The Clean Turnover: Spin the Bar
Greg Everett

The barbell has bearings for a reason—so it can spin. The turnover of the clean is the opposite of a curl—in a curl, the bar pivots around the elbow; in the clean, the elbow pivots around the bar. If the bar is not moved actively into proximity to the shoulders before the elbows are moved around the bar, the turnover will be slow, inaccurate and usually cause a crashing bar in a lower than necessary initial receiving position.
Pull the elbows up and out to move down under the bar, bringing the bar as high and back toward the shoulders as you can before spinning your elbows around the bar. Don't just hump the bar, pull your elbows back, and hope you can stand up after the weight falls onto your shoulders.

See the articles below for more detail on the turnover.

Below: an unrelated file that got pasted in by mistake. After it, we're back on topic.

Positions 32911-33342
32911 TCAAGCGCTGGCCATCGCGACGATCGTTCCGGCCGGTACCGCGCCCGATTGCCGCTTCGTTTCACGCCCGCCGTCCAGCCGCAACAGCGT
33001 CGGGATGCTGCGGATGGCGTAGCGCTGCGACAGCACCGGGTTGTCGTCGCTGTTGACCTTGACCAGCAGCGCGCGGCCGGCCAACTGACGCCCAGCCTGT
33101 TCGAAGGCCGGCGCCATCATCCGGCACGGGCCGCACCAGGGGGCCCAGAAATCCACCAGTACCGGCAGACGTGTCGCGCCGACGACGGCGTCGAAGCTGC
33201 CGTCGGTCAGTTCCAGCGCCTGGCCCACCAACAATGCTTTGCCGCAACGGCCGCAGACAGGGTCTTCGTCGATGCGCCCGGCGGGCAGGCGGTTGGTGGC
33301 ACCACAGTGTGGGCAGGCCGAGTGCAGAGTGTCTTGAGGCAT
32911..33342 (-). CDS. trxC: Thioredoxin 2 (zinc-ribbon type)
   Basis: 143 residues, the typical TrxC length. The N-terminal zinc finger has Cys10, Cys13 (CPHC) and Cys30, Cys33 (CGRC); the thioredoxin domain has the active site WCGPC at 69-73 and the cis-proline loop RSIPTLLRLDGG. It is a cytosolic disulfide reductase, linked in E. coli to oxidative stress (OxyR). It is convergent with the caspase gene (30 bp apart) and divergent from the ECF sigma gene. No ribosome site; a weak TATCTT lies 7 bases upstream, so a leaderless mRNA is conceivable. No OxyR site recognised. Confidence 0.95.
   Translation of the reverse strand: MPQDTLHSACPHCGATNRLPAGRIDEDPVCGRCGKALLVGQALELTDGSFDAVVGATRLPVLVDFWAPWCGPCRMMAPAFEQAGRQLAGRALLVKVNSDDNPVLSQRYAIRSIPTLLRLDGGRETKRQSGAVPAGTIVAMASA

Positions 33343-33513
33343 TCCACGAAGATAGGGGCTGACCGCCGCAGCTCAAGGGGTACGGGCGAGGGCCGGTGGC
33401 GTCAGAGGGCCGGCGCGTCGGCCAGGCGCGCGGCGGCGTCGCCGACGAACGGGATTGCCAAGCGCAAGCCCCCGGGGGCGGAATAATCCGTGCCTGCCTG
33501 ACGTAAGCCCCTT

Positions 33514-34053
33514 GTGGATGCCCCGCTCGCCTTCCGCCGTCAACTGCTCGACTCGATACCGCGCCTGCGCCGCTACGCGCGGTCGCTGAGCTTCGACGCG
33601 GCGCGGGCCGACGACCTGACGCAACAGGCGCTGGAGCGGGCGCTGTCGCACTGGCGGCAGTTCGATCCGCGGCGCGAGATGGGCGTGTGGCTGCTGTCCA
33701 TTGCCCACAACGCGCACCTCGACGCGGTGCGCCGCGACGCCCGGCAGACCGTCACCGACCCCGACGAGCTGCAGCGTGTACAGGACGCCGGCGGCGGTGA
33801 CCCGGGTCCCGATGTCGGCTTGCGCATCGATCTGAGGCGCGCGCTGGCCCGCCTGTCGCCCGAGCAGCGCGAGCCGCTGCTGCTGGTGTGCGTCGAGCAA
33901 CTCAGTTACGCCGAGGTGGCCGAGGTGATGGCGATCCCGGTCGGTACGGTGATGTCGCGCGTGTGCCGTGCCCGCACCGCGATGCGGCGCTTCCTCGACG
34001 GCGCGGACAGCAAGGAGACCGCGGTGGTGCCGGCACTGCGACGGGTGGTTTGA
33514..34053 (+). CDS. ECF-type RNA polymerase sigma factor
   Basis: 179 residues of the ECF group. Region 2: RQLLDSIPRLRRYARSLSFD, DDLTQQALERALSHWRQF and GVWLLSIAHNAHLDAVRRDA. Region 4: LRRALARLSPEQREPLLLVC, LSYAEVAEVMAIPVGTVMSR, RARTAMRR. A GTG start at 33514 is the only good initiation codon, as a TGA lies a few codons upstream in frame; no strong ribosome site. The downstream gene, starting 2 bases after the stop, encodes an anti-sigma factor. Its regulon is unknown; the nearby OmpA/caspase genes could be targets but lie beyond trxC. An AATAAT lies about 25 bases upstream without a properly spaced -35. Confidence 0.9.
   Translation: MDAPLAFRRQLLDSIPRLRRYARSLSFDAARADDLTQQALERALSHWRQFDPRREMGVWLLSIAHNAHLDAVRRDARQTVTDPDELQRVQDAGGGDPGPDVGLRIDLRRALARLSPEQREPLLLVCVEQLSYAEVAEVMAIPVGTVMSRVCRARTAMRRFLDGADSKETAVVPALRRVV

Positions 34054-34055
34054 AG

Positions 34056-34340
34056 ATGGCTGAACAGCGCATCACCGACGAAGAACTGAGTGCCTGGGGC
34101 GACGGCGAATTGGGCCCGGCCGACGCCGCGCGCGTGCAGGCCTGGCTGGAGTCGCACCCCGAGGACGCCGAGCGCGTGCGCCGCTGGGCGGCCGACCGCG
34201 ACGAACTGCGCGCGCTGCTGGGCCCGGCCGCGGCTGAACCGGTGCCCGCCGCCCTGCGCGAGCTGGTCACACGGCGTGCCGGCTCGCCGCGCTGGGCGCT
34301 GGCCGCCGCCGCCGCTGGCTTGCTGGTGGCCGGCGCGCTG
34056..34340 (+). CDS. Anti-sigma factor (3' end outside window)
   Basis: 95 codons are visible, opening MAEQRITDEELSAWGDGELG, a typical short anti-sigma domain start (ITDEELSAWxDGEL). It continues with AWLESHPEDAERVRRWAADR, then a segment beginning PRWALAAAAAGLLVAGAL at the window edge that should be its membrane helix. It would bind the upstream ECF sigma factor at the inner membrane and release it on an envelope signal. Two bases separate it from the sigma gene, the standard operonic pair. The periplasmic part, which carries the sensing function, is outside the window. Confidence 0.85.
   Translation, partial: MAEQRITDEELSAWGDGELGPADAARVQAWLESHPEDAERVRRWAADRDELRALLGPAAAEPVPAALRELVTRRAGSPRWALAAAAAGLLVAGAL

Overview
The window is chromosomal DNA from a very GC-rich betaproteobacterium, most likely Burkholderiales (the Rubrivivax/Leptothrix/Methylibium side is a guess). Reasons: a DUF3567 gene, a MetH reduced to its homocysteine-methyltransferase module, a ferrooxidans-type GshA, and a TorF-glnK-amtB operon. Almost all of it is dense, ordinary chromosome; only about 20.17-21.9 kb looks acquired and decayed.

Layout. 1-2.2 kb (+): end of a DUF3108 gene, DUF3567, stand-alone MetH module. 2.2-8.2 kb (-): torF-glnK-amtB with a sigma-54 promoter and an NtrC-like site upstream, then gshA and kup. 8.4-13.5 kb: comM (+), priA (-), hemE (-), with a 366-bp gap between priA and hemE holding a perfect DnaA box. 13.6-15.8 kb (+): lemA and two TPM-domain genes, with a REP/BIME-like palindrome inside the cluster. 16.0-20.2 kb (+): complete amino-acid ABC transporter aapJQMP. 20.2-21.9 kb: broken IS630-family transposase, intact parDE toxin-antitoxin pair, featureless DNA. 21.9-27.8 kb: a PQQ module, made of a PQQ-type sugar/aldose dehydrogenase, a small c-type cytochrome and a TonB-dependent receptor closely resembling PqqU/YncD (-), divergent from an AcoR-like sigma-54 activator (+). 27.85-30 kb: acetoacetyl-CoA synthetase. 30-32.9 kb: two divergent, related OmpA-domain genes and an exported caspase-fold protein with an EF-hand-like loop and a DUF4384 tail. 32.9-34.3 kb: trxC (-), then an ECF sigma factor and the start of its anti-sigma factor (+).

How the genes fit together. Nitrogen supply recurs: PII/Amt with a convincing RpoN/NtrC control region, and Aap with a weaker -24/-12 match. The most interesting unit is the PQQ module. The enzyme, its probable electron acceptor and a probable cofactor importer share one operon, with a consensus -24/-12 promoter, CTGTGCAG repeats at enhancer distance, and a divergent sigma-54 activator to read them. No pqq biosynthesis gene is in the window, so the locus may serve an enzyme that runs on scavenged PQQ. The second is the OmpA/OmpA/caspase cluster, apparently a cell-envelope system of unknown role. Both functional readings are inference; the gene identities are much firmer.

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Greg Everett is the owner of Catalyst Athletics, coach of the USA Weightlifting National Champion team Catalyst Athletics, author of the books Olympic Weightlifting: A Complete Guide for Athletes & Coaches and Olympic Weightlifting for Sports, director/writer/producer/editor/everything of the documentary American Weightlifting, co-host of the Weightlifting Life Podcast, and publisher of The Performance Menu journal. He is an Olympic Trials coach, coach of over 30 senior national level or higher lifters, including national medalists, national champion and national record holder; as an athlete, he is a fifth-place finisher at the USAW National Championships, masters national champion, masters American Open champion, and masters American record holder in the clean & jerk. Follow him on Instagram, Facebook and YouTube, and sign up for his free newsletter here.

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